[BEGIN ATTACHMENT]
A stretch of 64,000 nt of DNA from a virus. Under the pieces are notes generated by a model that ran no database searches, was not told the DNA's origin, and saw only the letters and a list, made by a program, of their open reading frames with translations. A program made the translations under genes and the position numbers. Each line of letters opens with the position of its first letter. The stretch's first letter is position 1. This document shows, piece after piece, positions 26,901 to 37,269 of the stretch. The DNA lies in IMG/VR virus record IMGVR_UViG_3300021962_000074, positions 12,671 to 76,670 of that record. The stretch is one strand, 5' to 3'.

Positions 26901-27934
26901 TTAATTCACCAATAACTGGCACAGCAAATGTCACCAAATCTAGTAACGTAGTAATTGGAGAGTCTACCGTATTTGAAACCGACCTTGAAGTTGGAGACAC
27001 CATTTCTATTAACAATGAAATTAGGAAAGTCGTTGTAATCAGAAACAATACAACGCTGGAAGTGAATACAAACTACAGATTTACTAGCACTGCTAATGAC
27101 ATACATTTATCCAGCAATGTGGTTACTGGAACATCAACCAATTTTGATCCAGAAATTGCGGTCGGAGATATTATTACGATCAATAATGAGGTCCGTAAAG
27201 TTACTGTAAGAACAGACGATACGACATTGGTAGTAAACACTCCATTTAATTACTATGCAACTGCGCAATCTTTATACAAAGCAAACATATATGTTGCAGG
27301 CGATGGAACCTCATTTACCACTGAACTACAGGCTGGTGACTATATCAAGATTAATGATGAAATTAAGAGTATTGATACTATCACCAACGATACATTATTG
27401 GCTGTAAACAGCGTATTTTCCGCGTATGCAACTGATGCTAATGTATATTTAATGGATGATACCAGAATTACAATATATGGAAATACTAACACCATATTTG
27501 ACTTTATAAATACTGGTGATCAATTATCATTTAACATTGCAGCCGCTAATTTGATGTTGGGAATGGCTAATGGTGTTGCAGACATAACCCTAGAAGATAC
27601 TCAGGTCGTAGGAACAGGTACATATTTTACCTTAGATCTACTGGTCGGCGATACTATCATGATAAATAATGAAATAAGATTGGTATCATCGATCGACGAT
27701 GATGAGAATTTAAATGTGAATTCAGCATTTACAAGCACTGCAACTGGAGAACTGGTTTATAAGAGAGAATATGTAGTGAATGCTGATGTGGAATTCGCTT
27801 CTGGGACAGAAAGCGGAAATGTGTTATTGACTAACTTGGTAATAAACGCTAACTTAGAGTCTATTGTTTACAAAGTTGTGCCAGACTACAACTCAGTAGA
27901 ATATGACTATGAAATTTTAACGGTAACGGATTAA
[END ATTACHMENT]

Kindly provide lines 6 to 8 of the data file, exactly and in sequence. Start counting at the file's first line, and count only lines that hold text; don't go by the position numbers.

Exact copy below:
27201 TTACTGTAAGAACAGACGATACGACATTGGTAGTAAACACTCCATTTAATTACTATGCAACTGCGCAATCTTTATACAAAGCAAACATATATGTTGCAGG
27301 CGATGGAACCTCATTTACCACTGAACTACAGGCTGGTGACTATATCAAGATTAATGATGAAATTAAGAGTATTGATACTATCACCAACGATACATTATTG
27401 GCTGTAAACAGCGTATTTTCCGCGTATGCAACTGATGCTAATGTATATTTAATGGATGATACCAGAATTACAATATATGGAAATACTAACACCATATTTG